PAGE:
Respiration; international review of thoracic diseases 2017 04 11() doi 10.1159/000470914
The prevalence of undiagnosed obstructive sleep apnea (OSA) during preoperative evaluation and the best method to screen OSA and its association with postoperative complications remain unclear.
To determine the prevalence of undiagnosed OSA in preoperative Indian patients undergoing noncardiac surgery, to compare the diagnostic accuracy of the STOP-BANG questionnaire to a preoperative level III sleep study, and to assess the association of OSA with postoperative complications.
A prospective cohort of 245 consecutive adults with ≥2 risk factors for OSA who underwent noncardiac surgery between July 2011 and February 2013 were studied. The STOP-BANG questionnaire was administered to all patients, and 182/245 (74.2%) patients underwent a preoperative level III sleep study. Patients were followed for postoperative complications in hospital and contacted at 30 days after surgery.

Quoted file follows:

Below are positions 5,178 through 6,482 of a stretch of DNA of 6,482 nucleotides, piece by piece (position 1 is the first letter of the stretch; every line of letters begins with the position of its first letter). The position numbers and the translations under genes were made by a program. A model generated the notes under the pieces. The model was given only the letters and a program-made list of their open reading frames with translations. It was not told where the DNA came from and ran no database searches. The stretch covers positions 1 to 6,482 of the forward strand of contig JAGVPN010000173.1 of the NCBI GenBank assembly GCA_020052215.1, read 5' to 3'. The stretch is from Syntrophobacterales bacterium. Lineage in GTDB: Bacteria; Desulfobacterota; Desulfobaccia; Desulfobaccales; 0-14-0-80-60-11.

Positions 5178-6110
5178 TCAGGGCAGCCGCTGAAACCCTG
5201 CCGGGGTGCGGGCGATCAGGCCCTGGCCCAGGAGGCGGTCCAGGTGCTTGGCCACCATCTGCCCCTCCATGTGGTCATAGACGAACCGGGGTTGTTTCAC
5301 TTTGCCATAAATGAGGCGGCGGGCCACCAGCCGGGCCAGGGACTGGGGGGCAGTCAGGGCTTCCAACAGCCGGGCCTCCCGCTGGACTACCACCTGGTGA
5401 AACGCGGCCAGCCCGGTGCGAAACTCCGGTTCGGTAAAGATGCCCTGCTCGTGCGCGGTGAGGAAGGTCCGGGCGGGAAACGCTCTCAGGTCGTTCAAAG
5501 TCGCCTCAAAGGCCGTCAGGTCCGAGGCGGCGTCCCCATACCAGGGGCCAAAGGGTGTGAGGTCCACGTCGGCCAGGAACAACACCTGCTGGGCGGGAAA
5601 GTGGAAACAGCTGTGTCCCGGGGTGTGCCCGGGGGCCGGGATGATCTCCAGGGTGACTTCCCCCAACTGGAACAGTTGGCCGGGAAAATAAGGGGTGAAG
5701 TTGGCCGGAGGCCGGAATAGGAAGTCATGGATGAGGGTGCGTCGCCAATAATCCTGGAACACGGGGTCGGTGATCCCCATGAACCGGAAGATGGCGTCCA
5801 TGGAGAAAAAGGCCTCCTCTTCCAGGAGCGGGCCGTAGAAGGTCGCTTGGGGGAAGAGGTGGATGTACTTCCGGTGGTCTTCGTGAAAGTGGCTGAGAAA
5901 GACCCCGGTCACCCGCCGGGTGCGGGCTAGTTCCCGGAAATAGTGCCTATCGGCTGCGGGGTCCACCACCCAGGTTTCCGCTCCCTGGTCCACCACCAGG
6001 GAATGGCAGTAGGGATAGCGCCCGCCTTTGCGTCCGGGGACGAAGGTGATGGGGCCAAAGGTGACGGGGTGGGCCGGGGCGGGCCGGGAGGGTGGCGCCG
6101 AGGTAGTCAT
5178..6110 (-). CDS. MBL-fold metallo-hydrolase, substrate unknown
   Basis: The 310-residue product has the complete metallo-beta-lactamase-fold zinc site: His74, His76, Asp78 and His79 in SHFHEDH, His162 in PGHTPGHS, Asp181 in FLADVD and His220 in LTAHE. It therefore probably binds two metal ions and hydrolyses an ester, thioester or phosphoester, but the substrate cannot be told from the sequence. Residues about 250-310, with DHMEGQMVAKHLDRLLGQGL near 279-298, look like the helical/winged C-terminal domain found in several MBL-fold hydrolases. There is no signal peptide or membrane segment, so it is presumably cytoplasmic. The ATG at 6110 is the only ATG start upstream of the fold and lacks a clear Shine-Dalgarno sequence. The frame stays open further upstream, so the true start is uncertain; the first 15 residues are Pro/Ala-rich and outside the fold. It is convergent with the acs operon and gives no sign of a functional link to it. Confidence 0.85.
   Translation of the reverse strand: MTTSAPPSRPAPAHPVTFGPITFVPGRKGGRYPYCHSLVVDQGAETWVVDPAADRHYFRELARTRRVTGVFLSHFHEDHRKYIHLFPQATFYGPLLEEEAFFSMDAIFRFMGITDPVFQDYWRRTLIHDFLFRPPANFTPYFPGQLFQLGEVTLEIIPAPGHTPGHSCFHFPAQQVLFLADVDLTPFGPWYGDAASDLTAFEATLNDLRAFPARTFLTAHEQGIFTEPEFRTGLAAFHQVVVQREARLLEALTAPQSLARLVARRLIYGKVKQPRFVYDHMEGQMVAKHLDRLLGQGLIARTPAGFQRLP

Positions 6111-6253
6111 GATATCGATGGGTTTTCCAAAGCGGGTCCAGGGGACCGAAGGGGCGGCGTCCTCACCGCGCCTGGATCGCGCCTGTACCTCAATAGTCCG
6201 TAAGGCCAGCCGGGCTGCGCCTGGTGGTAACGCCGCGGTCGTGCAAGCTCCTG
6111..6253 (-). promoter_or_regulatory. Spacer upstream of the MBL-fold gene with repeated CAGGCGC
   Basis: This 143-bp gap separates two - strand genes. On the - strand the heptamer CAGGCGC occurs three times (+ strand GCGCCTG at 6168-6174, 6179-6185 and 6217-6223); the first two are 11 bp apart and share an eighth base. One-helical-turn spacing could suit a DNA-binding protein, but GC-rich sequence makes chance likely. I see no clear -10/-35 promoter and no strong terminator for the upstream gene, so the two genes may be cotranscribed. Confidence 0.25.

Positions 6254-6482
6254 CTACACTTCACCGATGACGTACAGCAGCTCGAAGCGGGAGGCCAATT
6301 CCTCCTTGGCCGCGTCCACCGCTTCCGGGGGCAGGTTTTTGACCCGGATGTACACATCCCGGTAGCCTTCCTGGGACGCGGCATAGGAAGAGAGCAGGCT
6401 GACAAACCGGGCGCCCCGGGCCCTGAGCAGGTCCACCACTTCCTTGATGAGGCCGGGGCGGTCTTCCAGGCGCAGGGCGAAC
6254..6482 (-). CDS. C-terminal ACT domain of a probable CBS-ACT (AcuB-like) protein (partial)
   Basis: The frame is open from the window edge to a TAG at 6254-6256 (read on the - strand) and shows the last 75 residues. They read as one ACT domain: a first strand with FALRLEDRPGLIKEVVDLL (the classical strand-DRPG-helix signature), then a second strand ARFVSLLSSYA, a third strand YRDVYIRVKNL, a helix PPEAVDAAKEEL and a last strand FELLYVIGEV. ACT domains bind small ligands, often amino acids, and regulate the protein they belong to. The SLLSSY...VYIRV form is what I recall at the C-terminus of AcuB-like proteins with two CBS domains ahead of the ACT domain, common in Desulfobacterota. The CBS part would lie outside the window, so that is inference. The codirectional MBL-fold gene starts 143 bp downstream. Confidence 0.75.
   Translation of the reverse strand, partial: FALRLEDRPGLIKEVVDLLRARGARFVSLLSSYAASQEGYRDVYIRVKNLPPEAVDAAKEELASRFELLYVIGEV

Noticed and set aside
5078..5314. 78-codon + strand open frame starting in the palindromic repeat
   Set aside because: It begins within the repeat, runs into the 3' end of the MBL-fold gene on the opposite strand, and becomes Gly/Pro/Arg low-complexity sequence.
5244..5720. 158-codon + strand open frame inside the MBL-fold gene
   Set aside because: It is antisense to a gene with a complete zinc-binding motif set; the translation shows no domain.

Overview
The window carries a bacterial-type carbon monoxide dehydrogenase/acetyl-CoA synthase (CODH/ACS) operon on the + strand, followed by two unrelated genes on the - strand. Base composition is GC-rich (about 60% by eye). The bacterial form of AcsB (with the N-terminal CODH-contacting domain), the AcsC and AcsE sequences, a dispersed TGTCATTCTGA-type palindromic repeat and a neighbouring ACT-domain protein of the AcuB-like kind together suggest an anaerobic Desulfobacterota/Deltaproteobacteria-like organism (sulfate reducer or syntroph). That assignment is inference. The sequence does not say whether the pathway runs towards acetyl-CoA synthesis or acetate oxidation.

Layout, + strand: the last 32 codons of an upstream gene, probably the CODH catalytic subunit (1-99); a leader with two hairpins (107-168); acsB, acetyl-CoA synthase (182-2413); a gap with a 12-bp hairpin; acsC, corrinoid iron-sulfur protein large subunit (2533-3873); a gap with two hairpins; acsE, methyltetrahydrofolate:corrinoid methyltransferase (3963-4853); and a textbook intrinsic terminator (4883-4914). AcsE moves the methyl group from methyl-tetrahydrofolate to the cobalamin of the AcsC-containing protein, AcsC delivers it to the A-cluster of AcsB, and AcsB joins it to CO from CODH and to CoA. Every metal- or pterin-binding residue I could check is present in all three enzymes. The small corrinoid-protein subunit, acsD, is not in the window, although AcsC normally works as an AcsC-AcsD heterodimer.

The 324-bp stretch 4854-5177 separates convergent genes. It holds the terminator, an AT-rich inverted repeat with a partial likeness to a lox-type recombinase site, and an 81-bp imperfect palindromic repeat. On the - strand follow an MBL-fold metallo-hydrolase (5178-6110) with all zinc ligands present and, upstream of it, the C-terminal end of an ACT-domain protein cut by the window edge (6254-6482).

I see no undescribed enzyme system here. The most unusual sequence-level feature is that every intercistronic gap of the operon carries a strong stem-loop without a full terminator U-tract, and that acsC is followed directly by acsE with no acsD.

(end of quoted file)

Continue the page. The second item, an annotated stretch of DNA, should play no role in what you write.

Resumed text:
70/182 (38.5%) obtained a new diagnosis of OSA, including 11/182 (6%) with moderate to severe OSA (apnea-hypopnea index ≥15/h). On logistic regression analyses, the presence of OSA was independently associated with postoperative oxygen desaturation (OR 5.96, 95% CI 2.35-15.1, p < 0.01), a postoperative complication within 7 days (OR 3.63, 95% CI 1.77-7.45, p < 0.01) and within 30 days (OR 3.5, 95% CI 1.74-7.1, p < 0.01). The STOP-BANG questionnaire did not identify 12/70 (17%) of the patients diagnosed with OSA and classified 28% of the cohort as OSA when the level III sleep study was negative. CONCLUSIONS
Unrecognized OSA is common in preoperative patients and is independently associated with postoperative complications. The STOP-BANG questionnaire had a lower performance in the diagnosis of OSA in a South Indian population than the level III sleep study.